I don’t think I’ll ever forget the day of the explosion: I remember it from an emotional perspective more than a visual one.
But if I wanted to give this day a color it would be yellow, because of the light and dust. As Lebanese, we’ve faced a lot of violent circumstances, but at least from my side I’ve never experienced such painful images around me.
“Today, I Would Like To Be A Tree” is a sentence I used in the middle of the pandemic. During lockdown in Beirut, we weren’t allowed to drive or go out between specific times. Suddenly, the world that we knew was no longer the same.
I started a ritual. At the peak of my anxiety and suffocation, I would go to a place that’s surrounded by a lot of trees, and I would sit there for a few hours. I felt I was getting back to nature, which has an ability to heal and absorb our aggression or pain.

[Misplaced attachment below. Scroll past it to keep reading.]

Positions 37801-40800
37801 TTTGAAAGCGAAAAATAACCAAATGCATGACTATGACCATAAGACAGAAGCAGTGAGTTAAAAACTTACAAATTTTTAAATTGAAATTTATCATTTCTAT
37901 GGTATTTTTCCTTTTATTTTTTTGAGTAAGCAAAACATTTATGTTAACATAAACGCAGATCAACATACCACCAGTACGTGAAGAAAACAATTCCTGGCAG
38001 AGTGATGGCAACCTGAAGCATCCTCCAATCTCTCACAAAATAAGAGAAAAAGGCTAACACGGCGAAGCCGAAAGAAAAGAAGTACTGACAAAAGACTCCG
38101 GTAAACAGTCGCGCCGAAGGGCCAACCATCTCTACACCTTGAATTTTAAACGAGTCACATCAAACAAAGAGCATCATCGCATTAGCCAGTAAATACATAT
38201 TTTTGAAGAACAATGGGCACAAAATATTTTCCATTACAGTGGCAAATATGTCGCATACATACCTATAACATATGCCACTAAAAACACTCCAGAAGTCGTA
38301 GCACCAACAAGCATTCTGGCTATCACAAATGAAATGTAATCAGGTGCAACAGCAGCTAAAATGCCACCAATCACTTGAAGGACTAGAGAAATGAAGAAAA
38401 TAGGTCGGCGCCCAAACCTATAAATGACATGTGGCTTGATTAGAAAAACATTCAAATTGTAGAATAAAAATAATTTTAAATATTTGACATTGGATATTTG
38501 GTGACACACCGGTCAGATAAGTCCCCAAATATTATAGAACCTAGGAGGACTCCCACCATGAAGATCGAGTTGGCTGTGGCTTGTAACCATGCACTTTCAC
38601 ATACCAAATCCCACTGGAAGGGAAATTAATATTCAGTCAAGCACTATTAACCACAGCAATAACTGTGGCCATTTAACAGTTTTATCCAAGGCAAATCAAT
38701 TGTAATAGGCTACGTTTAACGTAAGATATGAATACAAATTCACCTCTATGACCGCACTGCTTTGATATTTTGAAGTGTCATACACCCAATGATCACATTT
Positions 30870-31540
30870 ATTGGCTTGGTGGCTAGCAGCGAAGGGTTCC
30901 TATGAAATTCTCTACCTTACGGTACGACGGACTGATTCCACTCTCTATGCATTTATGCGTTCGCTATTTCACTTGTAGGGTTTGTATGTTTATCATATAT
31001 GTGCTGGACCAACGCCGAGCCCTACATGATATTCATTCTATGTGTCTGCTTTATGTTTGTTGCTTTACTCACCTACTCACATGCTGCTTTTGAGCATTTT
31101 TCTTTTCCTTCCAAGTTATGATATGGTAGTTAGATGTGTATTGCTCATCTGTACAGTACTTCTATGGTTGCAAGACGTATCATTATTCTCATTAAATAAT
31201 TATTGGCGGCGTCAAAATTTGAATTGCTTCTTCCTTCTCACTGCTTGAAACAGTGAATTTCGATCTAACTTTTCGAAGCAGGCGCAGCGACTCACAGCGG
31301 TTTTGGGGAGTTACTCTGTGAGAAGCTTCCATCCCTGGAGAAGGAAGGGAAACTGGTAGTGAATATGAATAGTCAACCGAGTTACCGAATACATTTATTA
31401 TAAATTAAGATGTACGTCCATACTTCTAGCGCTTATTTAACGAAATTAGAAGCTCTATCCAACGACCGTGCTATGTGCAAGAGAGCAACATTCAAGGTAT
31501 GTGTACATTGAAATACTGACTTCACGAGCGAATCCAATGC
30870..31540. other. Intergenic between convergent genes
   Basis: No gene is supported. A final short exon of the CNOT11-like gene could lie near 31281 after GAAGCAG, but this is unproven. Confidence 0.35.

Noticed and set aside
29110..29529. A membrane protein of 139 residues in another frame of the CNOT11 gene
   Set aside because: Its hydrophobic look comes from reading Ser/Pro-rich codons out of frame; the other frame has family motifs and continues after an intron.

I started doing a pencil drawing of a tree on a big canvas and I felt how great it would be if I just transformed into a tree. It was a real wish — not just a metaphor. I totally forgot about this drawing until the explosion.
Days and nights passed in which I was going to the gallery to save the artworks. At night, we could not sleep, thinking of the people who lost their houses. We lost our friend, the gallery’s architect Jean-Marc Bonfils. You start to have this guilty feeling: I survived but they didn’t.
One night, this image came to my mind: I saw the gallery filled with my paintings representing trees. With friends, we started putting the cartons on the gallery’s two remaining walls.
Somehow, the mural represents all the windows that were broken in Beirut. From these segments, we can create this huge puzzle that people can buy in pieces, raising money and supporting people in Beirut. Each person will have a part of this major representation of, or reaction to, what happened.
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